Earlier this year I won funds as part of the BU EU Networking Fund, to support me in meeting up with colleagues in Greece to discuss a future research collaboration. I travelled to Crete to meet Assistant Professor A. Stavropoulou, from the Technological Educational Institute (TEI), who will be a member of the proposed research team. Whilst there I also met with several other members of staff who were very keen to support the research initiative and to explore the additional possibility of Erasmus-funded teacher exchanges.
I then visited Athens in order to meet with Dr. Theodora Strobouki, a potential co-ordinator of the research project . Whilst there, I undertook a busy programme of meetings including a wide variety of key personnel and undergraduate student cohorts in classroom and clinical laboratory settings. Finally, I met key individuals at the Antheus Syggros Hospital in Athens, a potential clinical venue for the research/data collection, as well as many other key individuals.
This networking activity has enabled the formation and strengthening of an initial core team for the Greek branch of the research, by enabling face-to-face meetings with clinical and academic gate-keepers, and by successfully canvassing support from the senior academics in the respective institutions. It also allowed me to identify and expand my skills and insight. We are currently looking in to ARISTEIA funding and to publish a collaborative paper.
HSC’s Associate Professor Fran Biley’s recent research project has been recognised by the Dorset Echo today.
Working with Hannah Walker of the Dorset Mental Health Forum the project funded by a Big Lottery Fund, ‘Writing for Recovery’ aims to help mental health service users develop their creative writing skills. BU Occupational Therapist Lecturer Kirsty Stanley is also involved in the project which has 8 sessions over 8 weeks from May and is fully subsidised, so is completely free for the participants.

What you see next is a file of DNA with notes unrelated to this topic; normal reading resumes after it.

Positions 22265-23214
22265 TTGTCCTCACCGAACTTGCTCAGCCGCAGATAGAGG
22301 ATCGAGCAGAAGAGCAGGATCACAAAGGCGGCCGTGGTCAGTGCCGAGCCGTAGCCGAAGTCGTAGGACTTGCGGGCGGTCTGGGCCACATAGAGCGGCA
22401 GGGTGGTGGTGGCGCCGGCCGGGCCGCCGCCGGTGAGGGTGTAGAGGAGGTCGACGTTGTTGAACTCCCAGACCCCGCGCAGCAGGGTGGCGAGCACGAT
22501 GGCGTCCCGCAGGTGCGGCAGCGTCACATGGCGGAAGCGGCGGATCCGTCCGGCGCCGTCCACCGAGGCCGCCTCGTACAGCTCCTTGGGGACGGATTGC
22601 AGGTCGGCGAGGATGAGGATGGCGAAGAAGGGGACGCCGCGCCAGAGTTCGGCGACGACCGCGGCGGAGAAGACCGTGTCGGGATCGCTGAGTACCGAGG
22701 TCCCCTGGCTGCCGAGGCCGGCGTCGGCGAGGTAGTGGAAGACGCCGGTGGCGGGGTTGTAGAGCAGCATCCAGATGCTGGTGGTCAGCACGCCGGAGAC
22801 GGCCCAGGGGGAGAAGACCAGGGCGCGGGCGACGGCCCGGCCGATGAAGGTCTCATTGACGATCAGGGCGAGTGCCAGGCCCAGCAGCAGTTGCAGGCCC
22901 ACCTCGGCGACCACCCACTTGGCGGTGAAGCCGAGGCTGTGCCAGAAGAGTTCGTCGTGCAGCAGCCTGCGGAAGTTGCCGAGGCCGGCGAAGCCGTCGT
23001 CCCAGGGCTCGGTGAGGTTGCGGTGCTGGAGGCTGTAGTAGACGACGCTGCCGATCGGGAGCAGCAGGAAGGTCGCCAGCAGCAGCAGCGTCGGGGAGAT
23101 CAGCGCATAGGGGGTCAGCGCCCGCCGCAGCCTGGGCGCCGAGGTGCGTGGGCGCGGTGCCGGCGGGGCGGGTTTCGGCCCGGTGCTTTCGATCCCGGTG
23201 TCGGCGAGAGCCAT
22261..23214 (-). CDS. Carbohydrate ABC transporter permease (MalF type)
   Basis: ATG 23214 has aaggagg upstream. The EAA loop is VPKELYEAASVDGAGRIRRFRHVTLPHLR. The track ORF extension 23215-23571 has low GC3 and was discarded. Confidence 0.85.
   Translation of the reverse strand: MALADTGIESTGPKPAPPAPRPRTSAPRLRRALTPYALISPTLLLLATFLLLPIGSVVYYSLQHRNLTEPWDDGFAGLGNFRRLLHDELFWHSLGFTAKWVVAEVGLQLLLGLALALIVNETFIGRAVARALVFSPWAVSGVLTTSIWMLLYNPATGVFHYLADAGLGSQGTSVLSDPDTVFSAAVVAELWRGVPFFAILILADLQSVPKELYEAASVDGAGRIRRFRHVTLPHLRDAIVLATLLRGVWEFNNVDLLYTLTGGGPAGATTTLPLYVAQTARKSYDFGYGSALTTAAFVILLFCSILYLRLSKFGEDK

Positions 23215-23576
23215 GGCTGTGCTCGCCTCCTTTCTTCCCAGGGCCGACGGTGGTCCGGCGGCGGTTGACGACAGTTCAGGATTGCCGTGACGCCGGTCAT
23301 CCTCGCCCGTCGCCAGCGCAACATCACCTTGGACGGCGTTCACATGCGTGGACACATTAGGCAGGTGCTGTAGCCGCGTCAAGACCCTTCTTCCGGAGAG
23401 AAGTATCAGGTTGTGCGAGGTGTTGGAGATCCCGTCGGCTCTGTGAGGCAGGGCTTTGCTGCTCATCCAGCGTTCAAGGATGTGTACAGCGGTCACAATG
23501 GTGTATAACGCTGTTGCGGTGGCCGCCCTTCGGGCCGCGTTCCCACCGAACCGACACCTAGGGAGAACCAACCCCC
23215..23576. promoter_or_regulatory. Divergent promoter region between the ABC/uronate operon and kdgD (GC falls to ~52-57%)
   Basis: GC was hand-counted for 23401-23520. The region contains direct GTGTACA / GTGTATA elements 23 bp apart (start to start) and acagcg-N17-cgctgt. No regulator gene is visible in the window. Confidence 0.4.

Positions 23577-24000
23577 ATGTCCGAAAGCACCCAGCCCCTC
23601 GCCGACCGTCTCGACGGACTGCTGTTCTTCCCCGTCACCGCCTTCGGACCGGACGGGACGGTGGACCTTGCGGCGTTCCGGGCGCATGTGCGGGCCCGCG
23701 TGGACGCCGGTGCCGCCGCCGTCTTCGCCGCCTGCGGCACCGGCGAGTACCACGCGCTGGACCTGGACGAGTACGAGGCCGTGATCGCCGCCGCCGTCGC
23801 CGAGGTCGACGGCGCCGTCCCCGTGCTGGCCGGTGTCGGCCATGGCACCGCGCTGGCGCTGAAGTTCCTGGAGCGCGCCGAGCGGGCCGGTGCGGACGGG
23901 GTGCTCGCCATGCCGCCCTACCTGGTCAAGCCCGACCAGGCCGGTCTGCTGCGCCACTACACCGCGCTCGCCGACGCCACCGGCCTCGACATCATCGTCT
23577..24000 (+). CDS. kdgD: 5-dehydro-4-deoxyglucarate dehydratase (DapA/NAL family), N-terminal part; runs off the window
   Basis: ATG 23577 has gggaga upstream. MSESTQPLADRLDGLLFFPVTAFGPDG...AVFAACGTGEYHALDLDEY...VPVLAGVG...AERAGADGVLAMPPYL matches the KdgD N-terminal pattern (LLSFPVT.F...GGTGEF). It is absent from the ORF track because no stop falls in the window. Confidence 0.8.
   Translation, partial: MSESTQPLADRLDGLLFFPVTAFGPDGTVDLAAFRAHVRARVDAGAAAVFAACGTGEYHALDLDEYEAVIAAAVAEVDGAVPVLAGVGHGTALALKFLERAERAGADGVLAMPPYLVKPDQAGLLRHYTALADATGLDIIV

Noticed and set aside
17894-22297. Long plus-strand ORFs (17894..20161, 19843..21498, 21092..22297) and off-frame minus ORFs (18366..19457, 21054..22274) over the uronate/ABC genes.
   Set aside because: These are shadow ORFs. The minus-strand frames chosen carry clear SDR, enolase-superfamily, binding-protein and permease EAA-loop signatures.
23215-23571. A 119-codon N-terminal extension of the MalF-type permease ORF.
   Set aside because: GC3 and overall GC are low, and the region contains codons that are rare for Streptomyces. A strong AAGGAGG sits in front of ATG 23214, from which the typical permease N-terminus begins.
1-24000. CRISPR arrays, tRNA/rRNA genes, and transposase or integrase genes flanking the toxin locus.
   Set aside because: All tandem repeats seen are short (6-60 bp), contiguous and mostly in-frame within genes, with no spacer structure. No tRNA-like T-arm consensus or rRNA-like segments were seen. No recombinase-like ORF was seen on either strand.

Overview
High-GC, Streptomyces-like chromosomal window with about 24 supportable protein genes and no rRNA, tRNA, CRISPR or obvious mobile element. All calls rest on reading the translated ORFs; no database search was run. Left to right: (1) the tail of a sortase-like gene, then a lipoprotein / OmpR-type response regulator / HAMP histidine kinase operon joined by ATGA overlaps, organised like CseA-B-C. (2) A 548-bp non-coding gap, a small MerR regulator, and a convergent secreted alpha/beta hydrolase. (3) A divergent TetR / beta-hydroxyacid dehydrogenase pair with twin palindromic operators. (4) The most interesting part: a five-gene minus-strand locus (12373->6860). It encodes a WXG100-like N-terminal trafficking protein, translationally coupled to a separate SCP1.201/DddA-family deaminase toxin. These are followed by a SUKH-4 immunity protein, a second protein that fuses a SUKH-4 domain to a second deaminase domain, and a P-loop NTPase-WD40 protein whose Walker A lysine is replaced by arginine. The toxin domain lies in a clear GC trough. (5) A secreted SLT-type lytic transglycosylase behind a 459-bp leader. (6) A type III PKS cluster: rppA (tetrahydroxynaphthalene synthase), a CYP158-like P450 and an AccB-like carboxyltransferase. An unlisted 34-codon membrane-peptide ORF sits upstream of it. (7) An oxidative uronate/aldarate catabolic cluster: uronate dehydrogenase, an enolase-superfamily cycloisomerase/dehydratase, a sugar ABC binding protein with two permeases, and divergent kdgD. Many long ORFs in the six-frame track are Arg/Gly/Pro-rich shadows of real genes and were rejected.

The project also has a branch in Eastbourne run by Dr Alec Grant of Brighton University and looks to make a real impact on participants lives as Fran is quoted “Creative writing has been shown to be very therapeutic and we are sure that this important initiative will be very enjoyable and it will also contribute to the health and wellbeing of course participants”.
My EUNF application relates to one aspect of a program of research that is in the early stages of development. Over the past few years I have been working with a colleague on the development a theoretical framework that describes how people adapt to living with HIV. Named the ‘Theory of Negotiating Uncertainty’, it is a potentially important clinical assessment theory that promises significant social benefit for people living with a wide variety of chronic conditions (such as HIV, sickle cell disease, multiple sclerosis, hepatitis, congestive cardiac failure, asymptomatic genetic predispositions to a variety of disorders such as breast cancer). Concurrent developments of the theory include multi- and cross-cultural testing and the construction of an assessment tool that can be used to assess how people cope with clinical uncertainty that in turn creates significant threats to wellbeing and quality of life. Psychological and other therapeutic interventions can be initiated for those who are found to be unable to effectively negotiate the uncertainty of their lives, thus ultimately improving wellbeing and quality of life.
Being the recipient of an EU Network Fund award will allow me to explore the possibility of replicating the initial study in a different cultural environment. To this end, I will be meeting with a wide range of potential collaborators and key university and hospital contacts in Crete and Athens, Greece. In May of this year I will travel to meet Dr A Stavropoulou (Assistant Professor, TEI Crete), Dr T Stroubouki (Senior Lecturer, TEI, Athens) and P Papatheodorou (Deputy Head Nurse, Andreas Syggros Hospital, Athens; the clinical base for the project). Meetings with key administrative and support personnel in TEI Athens and Crete will include representatives from the Departments of Public & International Relations, Departments of Research and Development Projects, the Presidents of TEI in Crete and Athens and the Directors of the Departments of Nursing; and finally the Directors of Medicine, Nursing and Research, Syggros Hospital, Athens. Having the opportunity to meet face-to-face will strengthen the research team and collaborative possibilities and facilitate the subsequent research activity by creating trusting working relationships in which decisions can be taken and research conducted with confidence.
This project sits firmly in the Health, Well-being and Ageing ‘BU Research Theme’ and is solidly placed to contribute towards the HSC research sub-themes. There may also be scope to ultimately involve individuals from other schools in BU.